What happens when you have the worst day ever and there’s nothing you can do to fix it? Do you stay or do you leave town to have a new adventure? What happens when you get more than you bargained for? That’s part of the premise behind the DVD release of “Tammy,” which had one woman struggling to find meaning in her life after a series of misfortunes. The movie showed some early promise, but its lack of focus sometimes made it hard to like the parts that truly did work.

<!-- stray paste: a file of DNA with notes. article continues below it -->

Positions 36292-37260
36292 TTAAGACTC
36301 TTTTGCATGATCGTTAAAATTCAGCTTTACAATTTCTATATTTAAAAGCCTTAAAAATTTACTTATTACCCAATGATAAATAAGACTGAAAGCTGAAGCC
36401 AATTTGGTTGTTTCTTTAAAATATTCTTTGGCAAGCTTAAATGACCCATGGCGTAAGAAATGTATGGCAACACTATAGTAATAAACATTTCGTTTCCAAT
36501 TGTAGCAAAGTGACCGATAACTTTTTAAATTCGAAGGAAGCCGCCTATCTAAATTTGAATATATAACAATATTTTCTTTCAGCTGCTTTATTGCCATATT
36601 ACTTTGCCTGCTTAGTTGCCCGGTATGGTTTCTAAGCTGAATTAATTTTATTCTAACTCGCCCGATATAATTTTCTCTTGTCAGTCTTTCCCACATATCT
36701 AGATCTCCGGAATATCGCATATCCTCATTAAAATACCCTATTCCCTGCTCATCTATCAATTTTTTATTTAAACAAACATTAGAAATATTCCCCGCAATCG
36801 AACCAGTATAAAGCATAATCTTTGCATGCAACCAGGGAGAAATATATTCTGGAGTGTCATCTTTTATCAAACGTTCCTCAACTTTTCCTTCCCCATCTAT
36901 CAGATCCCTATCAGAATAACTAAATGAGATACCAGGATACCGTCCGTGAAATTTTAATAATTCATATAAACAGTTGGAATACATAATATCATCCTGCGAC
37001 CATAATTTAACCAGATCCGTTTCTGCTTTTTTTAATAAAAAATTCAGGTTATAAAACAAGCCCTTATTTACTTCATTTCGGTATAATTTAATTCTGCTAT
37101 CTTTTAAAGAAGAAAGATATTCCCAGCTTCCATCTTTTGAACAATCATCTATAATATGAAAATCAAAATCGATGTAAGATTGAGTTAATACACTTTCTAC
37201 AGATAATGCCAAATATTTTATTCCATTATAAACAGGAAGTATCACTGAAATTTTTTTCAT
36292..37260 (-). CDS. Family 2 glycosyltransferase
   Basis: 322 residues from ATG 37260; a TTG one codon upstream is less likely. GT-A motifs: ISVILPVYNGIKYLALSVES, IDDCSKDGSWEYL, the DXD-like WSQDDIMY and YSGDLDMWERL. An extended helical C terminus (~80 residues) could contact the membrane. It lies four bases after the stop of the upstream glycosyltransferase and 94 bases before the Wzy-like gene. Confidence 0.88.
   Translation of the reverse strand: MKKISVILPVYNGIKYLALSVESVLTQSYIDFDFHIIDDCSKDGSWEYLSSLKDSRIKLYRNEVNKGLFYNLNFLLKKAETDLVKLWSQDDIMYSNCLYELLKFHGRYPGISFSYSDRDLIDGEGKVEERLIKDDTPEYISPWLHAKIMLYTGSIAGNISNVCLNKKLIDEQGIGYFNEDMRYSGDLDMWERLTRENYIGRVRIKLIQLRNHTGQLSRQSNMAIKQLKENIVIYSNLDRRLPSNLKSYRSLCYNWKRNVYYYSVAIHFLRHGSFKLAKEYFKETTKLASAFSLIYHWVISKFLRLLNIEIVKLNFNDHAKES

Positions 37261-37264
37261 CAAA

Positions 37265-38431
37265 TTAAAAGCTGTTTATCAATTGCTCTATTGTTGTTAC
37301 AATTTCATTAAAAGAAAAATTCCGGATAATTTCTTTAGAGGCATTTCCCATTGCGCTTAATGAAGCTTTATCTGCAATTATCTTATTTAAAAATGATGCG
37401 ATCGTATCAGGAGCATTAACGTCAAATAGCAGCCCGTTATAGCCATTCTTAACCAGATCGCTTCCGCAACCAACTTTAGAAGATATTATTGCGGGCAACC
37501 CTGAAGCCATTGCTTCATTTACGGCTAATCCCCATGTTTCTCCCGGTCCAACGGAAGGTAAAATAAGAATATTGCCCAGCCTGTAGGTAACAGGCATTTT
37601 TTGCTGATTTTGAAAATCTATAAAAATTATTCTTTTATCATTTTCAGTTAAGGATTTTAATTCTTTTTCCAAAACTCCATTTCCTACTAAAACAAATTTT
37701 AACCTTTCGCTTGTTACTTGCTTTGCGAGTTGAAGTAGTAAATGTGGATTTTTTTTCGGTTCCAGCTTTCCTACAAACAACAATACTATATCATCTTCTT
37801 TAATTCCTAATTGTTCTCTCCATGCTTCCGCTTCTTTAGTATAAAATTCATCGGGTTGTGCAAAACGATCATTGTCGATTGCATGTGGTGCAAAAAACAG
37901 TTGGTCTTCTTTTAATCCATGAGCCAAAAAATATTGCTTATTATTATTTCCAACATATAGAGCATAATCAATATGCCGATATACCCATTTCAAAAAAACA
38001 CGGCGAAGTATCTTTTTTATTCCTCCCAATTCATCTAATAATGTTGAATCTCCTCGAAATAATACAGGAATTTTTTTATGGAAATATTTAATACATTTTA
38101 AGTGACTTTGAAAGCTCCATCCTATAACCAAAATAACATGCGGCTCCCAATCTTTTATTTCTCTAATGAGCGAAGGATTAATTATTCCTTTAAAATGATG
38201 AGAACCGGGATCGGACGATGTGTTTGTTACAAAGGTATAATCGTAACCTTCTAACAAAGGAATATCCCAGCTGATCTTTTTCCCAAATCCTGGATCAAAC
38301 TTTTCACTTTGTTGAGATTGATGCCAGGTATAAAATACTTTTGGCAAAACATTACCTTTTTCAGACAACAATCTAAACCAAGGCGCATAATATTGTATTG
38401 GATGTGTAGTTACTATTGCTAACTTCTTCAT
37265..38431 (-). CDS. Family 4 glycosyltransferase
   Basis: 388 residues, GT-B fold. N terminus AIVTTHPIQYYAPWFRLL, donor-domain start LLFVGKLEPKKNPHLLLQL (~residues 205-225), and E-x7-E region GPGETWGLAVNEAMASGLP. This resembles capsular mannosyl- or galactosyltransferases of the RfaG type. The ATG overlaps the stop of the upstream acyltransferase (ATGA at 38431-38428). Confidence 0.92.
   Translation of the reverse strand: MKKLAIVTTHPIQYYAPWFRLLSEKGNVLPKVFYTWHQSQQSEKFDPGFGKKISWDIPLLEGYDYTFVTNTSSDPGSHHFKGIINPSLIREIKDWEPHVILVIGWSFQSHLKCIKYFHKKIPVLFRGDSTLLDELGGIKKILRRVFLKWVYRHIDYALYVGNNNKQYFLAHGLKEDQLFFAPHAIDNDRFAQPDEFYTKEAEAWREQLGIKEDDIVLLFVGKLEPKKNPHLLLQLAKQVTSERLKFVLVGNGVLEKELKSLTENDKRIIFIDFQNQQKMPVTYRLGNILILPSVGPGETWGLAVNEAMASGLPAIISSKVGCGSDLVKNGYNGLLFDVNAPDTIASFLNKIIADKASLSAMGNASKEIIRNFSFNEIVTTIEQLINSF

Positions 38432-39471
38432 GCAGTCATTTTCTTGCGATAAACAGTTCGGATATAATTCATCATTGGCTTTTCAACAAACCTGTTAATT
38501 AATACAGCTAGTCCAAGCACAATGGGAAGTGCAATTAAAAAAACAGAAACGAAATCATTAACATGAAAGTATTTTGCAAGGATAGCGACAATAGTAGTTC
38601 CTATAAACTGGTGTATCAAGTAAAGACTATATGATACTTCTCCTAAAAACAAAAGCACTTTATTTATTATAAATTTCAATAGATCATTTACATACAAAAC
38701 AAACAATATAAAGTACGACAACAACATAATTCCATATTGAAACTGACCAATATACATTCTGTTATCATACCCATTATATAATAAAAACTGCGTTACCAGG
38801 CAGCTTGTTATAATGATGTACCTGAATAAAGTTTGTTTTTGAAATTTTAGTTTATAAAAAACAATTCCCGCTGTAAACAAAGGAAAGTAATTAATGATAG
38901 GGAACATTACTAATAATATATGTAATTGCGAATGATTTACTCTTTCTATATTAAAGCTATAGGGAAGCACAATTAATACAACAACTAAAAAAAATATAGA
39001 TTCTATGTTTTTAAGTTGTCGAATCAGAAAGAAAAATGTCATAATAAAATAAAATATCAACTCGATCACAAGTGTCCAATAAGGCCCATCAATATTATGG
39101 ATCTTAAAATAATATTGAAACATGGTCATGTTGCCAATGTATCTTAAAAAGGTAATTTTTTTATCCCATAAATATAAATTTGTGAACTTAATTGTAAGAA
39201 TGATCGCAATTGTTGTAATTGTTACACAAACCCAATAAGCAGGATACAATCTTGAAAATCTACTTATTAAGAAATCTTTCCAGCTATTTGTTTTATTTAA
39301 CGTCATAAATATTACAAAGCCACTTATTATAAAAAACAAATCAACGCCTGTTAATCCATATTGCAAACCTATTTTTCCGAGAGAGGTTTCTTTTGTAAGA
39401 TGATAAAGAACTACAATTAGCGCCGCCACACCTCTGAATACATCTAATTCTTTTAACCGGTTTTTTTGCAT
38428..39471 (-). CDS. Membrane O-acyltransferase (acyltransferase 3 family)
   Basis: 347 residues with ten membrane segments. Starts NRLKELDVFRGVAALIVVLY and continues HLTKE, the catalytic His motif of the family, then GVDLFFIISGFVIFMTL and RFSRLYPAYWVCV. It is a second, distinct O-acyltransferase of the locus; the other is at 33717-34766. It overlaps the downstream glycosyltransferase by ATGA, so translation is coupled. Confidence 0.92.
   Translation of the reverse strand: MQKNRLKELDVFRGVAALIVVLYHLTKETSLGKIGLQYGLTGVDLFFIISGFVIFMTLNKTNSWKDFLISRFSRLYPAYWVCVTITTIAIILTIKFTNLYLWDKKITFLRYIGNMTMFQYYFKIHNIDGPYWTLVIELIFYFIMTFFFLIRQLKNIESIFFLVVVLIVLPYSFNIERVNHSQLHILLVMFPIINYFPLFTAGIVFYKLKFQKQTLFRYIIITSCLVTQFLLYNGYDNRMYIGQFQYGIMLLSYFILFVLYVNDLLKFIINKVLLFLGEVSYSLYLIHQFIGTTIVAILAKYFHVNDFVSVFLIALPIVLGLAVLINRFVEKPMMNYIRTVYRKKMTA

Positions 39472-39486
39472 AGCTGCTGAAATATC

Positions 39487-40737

“Tammy” followed Tammy (Melissa McCarthy) as she was having a very bad day. She was running late for work and wasn’t paying attention to the road when a deer jumped out and crash into her car. As a result, the car was totalled and the deer managed to knock Tammy down as it ran away. She had to finish the drive to work in a clunker car with a smoking engine on its last legs. When she arrived to start her shift to a local burger joint, she was promptly fired by her power tripping boss (Ben Falcone). Tammy accepted the news, but she did definitely made a dramatic exit when she left the restaurant. On her way home, her car finally broke down for good and she had to walk the rest of the way home to find her husband Greg (Nat Faxon) having a romantic dinner with their neighbor Missi (Toni Collette). As a result, Tammy packed up a suitcase and walked over to her mother Deb’s (Allison Janney) house for comfort and a car. Her mother wasn’t really willing to give either, but Tammy’s grandmother Pearl (Susan Sarandon) did have a car, money and an eagerness to see Niagara Falls. Deb and Tammy both thought the trip was a bad idea, but Pearl managed to get her wish in the end. Pearl and Tammy managed to have a series of misadventures along the way that led to a detour in the opposite direction. They ended up stopping at a barbeque restaurant where they met Earl (Gary Cole) and his son Bobby (Mark Duplass). Pearl managed to hook up with Earl, while Tammy and Bobby made awkward small talk that turned into friendship as they kept running into each other. Pearl’s drinking managed to get them thrown in jail with Tammy deciding to rob a fast food restaurant to cover the bail money, which ended up being in vain due to Pearl getting the money from Bobby. In an effort to hide from police, Tammy and Pearl ended up staying with Pearl’s cousin Lenore (Kathy Bates) and her girlfriend Susanne (Sandra Oh) while the heat died down. At a Fourth of July party, some ugly family secrets were revealed before Tammy realized that she truly loved her grandmother despite all of her flaws. Unfortunately, that realization came at the worst possible time for Tammy. Will Tammy be able to get her life back on track before it’s too late?